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How long does it normally take from accepted offer to exchange of contracts?

(25 Posts)
faraday Fri 10-Jul-09 19:32:58

Or perhaps from appointing solicitors to exchange?

OK, I know that's 'how long is a piece of string', but you know what I mean! This is straight forward. a 10 year old estate house, most of the searches already on the HIPS, cash offer.

Your thoughts or experiences welcome.

Mintyy Fri 10-Jul-09 19:35:27

Why two threads faraday?

Can you spell out exactly what your situation is (and then perhaps people will be able to help you)?

From your other thread I surmised that you had exchanged contracts and were waiting for completion.

But now it seems not ...

faraday Fri 10-Jul-09 20:23:56

No, thing is if you put 'can you tell me x? oh, and y? and possibly z?' in the same post, x gets answered but y and z not!

We have just had an offer accepted. We then appointed solicitors.

On paper this should all be simple: no chains, cash buyer, unlikely issues with house (10 yr old estate house). But we come out of the certainties of the Australian system where a buyer and vendor agree a price, conditions AND a completion date all on the one contract (process takes a couple of days? EA dashing between you as each offer has to be on paper!), you then have a 10 day cooling off period in which you get your building inspections and searches done (imagine!); the contract becomes binding, a deposit is paid then lo and behold, on the pre-agreed day, you take possession of the home, him the cash. End of. Oh, and the vendor cannot entertain any other offers within that initial 10 days.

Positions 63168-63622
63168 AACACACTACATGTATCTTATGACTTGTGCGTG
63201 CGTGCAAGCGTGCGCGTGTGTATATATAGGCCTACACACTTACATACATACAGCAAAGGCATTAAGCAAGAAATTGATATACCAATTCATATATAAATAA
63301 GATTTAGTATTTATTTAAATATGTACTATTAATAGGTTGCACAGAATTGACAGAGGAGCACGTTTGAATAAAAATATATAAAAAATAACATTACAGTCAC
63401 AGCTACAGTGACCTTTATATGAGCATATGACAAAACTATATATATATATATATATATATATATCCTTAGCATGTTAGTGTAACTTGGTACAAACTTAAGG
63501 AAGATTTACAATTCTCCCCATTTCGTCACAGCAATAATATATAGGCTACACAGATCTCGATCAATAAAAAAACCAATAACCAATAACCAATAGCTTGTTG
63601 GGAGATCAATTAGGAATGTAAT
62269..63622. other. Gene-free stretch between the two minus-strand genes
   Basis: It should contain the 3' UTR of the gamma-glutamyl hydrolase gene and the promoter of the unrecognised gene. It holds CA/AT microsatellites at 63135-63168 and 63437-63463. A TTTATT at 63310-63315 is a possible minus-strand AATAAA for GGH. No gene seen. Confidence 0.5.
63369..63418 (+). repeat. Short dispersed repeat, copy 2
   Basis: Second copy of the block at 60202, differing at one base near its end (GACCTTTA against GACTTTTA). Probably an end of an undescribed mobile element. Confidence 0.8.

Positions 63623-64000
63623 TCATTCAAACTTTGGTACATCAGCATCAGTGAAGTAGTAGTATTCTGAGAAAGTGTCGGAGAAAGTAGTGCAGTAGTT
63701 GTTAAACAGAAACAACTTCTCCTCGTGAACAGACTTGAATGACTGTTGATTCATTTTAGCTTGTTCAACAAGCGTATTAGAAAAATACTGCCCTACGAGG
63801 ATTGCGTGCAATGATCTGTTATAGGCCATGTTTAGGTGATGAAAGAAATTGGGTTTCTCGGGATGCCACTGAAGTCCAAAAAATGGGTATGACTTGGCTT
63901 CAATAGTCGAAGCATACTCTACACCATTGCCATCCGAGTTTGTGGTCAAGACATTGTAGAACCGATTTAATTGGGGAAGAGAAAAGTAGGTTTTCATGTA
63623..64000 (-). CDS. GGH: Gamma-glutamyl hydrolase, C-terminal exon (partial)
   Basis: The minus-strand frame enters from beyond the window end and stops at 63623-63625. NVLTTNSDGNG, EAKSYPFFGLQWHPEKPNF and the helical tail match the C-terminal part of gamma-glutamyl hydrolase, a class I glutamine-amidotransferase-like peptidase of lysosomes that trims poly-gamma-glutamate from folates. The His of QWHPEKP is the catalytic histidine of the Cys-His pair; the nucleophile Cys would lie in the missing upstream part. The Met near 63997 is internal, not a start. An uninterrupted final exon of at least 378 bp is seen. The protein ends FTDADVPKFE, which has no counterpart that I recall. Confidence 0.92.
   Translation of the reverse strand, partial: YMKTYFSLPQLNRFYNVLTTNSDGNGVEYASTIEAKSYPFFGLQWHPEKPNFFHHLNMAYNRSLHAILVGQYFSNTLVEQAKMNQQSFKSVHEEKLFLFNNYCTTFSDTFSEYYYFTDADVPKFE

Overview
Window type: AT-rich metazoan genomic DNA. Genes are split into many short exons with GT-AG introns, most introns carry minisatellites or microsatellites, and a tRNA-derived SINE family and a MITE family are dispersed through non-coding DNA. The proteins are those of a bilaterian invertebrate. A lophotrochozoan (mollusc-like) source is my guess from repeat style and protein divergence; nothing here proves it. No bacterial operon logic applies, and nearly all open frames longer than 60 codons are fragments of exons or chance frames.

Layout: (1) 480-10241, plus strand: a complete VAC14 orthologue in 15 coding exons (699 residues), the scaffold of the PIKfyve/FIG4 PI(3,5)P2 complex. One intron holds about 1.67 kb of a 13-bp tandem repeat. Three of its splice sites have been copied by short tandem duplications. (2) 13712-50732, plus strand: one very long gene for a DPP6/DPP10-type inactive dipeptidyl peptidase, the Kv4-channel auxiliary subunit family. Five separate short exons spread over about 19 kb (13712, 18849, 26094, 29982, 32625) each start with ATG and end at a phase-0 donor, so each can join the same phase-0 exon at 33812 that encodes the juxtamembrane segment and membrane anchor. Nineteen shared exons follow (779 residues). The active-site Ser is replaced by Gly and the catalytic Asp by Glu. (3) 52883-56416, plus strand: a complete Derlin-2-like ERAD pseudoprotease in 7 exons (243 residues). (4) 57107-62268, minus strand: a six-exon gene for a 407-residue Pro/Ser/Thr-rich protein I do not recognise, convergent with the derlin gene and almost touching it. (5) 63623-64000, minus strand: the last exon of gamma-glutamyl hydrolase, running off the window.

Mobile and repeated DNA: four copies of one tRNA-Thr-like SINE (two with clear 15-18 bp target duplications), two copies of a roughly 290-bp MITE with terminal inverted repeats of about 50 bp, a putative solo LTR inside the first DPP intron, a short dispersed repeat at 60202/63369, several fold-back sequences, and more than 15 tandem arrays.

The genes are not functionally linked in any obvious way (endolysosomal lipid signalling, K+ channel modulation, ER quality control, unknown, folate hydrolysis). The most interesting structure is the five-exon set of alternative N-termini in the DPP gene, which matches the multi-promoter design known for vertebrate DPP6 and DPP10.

So you can maybe see why I'm worried about the endless loopholes in THIS system! We rent thus need to give notice, thus could end up homeless if our vendors play silly buggers.

faraday Sat 11-Jul-09 14:38:50

bump? ie

How long does it normally take from accepted offer to exchange of contracts?

VoodoNotdoit Sat 11-Jul-09 14:46:38

erm.. up to 8weeks?

10 days?

apparently you can move house in 3 weeks start to finish, if your solicitors are switched on...

VoodoNotdoit Sat 11-Jul-09 14:47:43

we've just had an offer accepted and have taken on solicitors, and are in a chain

we are all working towards mid sept, 1e. 9 (ish) weeks.

but we are all mortgage-y not cash buyers

faraday Sat 11-Jul-09 15:06:33

So do you mean, voodoo that you expect it to take til mid Sept to exchange contracts? or completion then?

Would you imagine the sort of 8 weeks is where there are complications?

We are wondering how long our vendors solicitors will take in that it's in their interests (the vendors) to string it out as long as poss as we've agreed to an Oct 1st completion.

acebaby Sat 11-Jul-09 19:03:51

We just bought a house. We were renting and the vendors were moving into rented, so no chain. However we needed a mortgage so weren't 'cash buyers'. It took 6 weeks from offer being accepted to exchange (yesterday!). We complete on Wednesday.

To do this, I think I made at least two calls a day to organize surveys, searches, chivvying the mortgage company, agent, solicitor, local authority for building regs certificates... Everyone moaned that we were in too much of a hurry. It was very wearing, but not impossible! The norm is probably 2-3 months, although if the buyers don't need a mortgage and don't want a survey it may be quicker.